Few poetic forms have found more uses than the sonnet in English, and none is now more recognizable. It is one of the longest-lived of verse forms, and one of the briefest. A mere fourteen lines, fashioned by intricate rhymes, it is, as Dante Gabriel Rossetti called it, “a moment’s monument.” From the Renaissance to the present, the sonnet has given poets a superb vehicle for private contemplation, introspection, and the expression of passionate feelings and thoughts.

The Art of the Sonnet collects one hundred exemplary sonnets of the English language (and a few sonnets in translation), representing highlights in the history of the sonnet, accompanied by short commentaries on each of the poems. The commentaries by Stephanie Burt and David Mikics offer new perspectives and insights, and, taken together, demonstrate the enduring as well as changing nature of the sonnet. The authors serve as guides to some of the most-celebrated sonnets in English as well as less-well-known gems by nineteenth- and twentieth-century poets. Also included is a general introductory essay, in which the authors examine the sonnet form and its long and fascinating history, from its origin in medieval Sicily to its English appropriation in the sixteenth century to sonnet writing today in the United States, the United Kingdom, and other English-speaking parts of the world.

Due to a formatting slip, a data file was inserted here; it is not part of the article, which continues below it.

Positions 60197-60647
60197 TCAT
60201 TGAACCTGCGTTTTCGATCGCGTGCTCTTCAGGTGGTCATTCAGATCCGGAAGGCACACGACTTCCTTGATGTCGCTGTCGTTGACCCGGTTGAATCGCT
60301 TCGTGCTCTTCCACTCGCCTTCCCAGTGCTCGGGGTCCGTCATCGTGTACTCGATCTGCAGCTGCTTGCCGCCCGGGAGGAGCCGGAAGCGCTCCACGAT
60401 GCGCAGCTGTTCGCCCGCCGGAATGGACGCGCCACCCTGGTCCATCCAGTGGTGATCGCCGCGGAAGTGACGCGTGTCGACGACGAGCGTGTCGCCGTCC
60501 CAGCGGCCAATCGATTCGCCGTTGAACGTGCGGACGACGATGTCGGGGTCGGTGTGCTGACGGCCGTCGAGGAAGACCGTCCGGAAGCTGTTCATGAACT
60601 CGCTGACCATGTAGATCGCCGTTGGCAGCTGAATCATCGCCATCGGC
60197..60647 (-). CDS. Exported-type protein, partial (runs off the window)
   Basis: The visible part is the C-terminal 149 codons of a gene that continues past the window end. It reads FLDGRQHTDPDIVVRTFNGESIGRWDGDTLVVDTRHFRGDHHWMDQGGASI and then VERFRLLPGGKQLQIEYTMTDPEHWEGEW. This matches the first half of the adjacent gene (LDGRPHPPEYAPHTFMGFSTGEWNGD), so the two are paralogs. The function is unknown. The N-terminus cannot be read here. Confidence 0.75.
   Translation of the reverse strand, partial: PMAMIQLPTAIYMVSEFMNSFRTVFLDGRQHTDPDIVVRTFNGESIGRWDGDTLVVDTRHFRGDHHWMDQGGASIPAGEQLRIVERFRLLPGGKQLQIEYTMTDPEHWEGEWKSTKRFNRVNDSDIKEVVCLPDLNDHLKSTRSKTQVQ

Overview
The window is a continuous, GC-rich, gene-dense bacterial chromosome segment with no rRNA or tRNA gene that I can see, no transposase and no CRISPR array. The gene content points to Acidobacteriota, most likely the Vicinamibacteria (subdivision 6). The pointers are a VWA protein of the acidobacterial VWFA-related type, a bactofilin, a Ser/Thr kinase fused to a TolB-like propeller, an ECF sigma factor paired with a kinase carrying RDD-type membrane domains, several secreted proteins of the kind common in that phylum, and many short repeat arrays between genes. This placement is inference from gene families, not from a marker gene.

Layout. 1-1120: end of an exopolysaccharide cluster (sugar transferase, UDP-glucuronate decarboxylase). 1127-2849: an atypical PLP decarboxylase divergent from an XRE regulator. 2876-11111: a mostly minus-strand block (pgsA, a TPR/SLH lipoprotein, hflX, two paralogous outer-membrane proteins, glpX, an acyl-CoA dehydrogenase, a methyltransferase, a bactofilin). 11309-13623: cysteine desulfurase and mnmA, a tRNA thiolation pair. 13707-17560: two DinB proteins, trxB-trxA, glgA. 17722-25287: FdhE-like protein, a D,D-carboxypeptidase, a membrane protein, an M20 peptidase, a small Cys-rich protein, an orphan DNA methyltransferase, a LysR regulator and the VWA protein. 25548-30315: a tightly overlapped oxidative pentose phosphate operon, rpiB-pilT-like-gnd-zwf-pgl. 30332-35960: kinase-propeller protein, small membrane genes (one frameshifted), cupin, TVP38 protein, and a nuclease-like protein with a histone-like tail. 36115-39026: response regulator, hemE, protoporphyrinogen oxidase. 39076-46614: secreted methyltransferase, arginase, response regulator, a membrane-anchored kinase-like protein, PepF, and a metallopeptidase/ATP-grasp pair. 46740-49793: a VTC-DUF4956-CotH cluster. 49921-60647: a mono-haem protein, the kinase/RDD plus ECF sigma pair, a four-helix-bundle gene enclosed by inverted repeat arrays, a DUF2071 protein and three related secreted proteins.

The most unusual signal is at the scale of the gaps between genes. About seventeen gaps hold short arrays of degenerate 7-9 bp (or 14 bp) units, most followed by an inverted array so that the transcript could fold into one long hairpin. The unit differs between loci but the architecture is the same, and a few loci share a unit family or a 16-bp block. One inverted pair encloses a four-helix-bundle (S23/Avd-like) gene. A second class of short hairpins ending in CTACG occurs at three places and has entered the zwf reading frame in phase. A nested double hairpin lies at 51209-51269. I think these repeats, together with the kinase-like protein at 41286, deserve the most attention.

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Jacket: An Inquiry into Modes of Existence: An Anthropology of the Moderns, by Bruno Latour, translated by Catherine Porter, from Harvard University Press

Honoring Latour

In awarding Bruno Latour the 2021 Kyoto Prize for Arts and Philosophy, the Inamori Foundation said he has “revolutionized the conventional view of science” and “his philosophy re-examines ‘modernity’ based on the dualism of nature and society.” Below is an excerpt from An Inquiry into Modes of Existence: An Anthropology of the Moderns. For more than twenty years, scientific and technological controversies have proliferated in number and scope, eventually reaching the climate itself. Since geologists are beginning to use the term “Anthropocene” to designate the era of Earth’s history that follows the Holocene